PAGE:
Human immunodeficiency virus (HIV or AIDS): Consult your pharmacist before taking phosphodiesterase inhibitors such as tadalafil because they can dramatically impair the efficacy of some antiretrovirals.
Tadalafil is not recommended for people with two rare diseases often associated with PAH: pulmonary veno-occlusive disease and pulmonary capillary hemangiomatosis.
Allergies are possible but unlikely. Any medication can cause side effects or sensitivities. Check with your doctor if you experience a rash or throat tightening.
Drug interactions (see package insert for full details)
Don’t take nitrates in any form while taking tadalafil because the combination can cause systemic blood pressure to fall to unsafe levels. Use caution taking tadalafil with other medications that lower blood pressure, as well as alcohol.
Tadalafil is broken down predominantly by an enzyme called CYP3A in the liver. It can cause significant interactions with medications that target this enzyme pathway.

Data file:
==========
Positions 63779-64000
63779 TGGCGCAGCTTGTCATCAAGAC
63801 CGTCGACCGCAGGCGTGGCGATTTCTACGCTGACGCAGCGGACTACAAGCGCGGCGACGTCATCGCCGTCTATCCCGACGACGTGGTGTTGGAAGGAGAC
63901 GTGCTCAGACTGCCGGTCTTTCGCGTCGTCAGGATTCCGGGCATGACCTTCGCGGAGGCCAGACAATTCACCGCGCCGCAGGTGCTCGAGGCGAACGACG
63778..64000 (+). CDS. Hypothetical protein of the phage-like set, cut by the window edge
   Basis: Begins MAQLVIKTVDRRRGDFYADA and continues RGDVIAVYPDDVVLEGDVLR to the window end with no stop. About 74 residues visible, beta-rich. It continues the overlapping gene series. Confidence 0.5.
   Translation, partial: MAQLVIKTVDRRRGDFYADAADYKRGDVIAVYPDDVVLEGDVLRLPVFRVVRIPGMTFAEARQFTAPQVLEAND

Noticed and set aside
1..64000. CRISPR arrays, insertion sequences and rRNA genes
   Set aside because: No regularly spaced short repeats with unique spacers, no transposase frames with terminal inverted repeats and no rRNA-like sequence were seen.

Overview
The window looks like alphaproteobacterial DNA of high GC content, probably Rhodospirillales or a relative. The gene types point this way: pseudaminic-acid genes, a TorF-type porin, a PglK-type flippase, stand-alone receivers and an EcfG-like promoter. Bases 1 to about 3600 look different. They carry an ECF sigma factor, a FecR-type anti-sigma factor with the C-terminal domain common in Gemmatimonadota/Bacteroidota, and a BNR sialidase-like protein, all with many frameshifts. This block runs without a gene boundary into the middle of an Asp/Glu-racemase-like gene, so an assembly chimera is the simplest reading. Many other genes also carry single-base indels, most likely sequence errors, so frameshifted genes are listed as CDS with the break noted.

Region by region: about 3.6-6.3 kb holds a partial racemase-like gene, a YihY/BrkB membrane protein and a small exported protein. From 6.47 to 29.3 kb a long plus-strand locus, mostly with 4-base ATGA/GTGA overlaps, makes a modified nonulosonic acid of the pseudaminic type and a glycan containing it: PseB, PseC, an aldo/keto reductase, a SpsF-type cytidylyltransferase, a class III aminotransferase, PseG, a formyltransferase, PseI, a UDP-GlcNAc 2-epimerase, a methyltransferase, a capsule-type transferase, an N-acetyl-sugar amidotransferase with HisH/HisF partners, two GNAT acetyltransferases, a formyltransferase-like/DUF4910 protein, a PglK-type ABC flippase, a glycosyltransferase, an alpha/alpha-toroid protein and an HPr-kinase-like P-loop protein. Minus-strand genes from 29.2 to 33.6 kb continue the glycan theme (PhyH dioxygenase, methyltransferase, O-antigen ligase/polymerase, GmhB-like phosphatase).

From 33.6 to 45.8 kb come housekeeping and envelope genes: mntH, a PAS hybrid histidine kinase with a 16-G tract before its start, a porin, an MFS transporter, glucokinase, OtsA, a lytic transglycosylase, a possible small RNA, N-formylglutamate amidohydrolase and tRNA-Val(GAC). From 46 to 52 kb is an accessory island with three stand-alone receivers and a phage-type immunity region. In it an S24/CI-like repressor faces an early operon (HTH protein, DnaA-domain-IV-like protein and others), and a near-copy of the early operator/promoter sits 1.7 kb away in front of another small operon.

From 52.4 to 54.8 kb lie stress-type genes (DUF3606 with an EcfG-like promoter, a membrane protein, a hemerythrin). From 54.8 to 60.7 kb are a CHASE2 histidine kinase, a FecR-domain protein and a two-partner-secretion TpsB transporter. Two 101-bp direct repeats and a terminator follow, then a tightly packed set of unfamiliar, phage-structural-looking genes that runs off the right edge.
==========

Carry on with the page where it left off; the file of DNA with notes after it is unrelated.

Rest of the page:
Simultaneous use of bosentan and tadalafil can decrease tadalafil levels in blood. However, it’s usually not necessary to change the dosing of these two medications together.
Rare cases of blindness have been reported with PDE5 inhibitors, including tadalafil. This type of blindness, non-arteritic anterior ischemic optic neuropathy, can be permanent. It’s not yet known whether the blindness is related to tadalafil or to underlying cardiovascular diseases that place the persons at risk for this particular type of blindness, even without tadalafil use. This disease hasn’t been reported for Adcirca.
There is no research to determine whether tadalafil is beneficial or safe for people with retinitis pigmentosa. Tadalafil isn’t recommended for those patients.
Seek immediate medical attention if you have sudden vision loss.